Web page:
The local fire officer spoke of positives and negatives when giving the latest fire report for Midlothian to the Police, Fire and Rescue Board last month.
Scottish Fire and Rescue’s area manager for Midlothian, East Lothian and the Borders, David Farries, revealed the figures for the final quarter of 2015-16 (January 1 – March 31) to councillors.
During this period 227 home fire safety visits were carried out and 98 smoke detectors were fitted within Midlothian. There were 44 deliberate fires, a decrease of nine on the same period last year.
Nearly 66 per cent of the incidents attended were “deliberate secondary fires” in waste or scrubland, 12 per cent were car fires and 12 per cent involved bins.
Of the 19 dwelling fires attended, nearly 60 per cent occurred in single-occupancy households with 30 per cent being in the over-65 category. The main causes were cooking (60 per cent) and smoking materials (15 per cent).
Meanwhile, the fire service attended 58 unwanted fire alarm signal incidents during this reporting period, which is an increase of five on the same period last year.
Mr Farries said: “It’s a mixed report, with some good news stories in there.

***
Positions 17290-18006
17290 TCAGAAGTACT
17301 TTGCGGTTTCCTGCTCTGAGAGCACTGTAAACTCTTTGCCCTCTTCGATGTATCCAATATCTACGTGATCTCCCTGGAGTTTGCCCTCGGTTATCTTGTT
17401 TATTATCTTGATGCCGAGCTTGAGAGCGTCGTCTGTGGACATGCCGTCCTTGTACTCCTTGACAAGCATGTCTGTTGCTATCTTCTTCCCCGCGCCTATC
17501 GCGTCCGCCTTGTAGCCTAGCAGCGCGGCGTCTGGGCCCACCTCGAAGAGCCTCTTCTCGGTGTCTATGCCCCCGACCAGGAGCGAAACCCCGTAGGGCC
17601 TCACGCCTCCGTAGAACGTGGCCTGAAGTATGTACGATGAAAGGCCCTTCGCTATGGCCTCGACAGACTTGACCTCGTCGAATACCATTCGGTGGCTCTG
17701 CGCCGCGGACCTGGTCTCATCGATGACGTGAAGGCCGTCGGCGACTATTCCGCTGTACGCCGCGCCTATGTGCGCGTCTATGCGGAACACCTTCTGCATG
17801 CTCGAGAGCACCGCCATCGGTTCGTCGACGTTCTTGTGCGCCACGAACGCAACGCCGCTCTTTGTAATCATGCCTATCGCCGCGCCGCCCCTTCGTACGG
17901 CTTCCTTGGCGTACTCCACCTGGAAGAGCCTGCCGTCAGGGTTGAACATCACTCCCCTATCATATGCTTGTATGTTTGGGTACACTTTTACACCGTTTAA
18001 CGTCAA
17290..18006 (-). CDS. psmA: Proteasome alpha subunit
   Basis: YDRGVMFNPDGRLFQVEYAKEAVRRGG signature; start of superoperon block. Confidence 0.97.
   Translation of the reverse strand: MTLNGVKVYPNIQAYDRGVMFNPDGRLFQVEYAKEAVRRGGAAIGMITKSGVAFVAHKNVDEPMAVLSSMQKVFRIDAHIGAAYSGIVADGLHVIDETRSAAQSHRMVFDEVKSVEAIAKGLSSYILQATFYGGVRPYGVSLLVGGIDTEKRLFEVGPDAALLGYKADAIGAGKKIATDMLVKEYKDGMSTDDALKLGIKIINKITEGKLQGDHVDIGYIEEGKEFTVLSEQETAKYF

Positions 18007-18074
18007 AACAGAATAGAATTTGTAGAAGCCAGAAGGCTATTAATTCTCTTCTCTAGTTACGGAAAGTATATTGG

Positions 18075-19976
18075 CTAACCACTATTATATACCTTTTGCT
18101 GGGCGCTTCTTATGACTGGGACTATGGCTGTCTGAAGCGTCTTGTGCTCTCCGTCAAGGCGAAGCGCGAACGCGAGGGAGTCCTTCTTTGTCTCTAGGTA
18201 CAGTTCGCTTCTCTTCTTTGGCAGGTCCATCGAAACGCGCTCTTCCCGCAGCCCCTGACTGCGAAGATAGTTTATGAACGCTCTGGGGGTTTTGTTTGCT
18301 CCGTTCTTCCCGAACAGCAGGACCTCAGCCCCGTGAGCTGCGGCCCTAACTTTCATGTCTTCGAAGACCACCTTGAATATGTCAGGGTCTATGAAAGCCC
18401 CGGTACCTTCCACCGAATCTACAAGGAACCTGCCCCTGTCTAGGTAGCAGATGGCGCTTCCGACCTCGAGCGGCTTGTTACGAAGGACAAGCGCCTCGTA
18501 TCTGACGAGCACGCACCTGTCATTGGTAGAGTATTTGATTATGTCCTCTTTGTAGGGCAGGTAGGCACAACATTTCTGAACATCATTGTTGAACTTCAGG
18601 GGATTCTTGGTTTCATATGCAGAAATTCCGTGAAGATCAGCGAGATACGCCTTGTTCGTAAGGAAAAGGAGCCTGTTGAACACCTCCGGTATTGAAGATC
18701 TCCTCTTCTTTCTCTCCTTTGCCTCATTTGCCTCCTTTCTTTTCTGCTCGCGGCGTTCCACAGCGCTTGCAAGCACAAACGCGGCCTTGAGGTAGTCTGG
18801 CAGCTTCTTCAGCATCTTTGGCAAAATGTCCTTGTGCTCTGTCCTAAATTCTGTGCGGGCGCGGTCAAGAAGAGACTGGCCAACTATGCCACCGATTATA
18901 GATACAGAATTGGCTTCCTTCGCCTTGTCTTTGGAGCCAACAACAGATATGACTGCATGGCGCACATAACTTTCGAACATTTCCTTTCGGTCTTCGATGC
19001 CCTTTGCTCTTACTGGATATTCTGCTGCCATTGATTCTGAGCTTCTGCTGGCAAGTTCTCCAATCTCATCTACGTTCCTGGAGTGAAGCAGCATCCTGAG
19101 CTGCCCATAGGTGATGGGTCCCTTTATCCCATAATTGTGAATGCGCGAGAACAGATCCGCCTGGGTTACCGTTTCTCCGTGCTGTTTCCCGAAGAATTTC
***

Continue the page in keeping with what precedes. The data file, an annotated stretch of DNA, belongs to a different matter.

“The drop in dwelling fires casualties is a good news story. Fitting smoke detectors does work, as you can see from the number of casualties.
“In the last five years they have come down from 29 to ten. One hundred per cent were confined to room of origin. It proves that the fire prevention work that has been carried out over the last 20 years has come to fruition.
“However we actually have to reduce the number of fires in the first place as our priority. We would love all the figures to go down. Some are in our control and some are not.”
There were no fire fatalities in this reporting period. The report before councillors commented: “Historically Midlothian has had low numbers of casualties from fires and it is pleasing that trend is continuing to reduce. The casualties who were rescued received first aid at the scene and did not attend hospital.”
During the entire financial year 2015-16, Scottish Fire and Rescue responded to 1224 incidents in Midlothian, an increase of 112 from 2014-15.
The fire service attended 13 road traffic collisions during 2015-16, an increase of two on the previous year, and its highest figure for five years, putting Midlothian above the national average.
Mr Farries added: “I discussed with chief executive Kenneth Lawrie, concerns about the number of cars on the road in Midlothian. That’s something we will be looking at very seriously in the future.”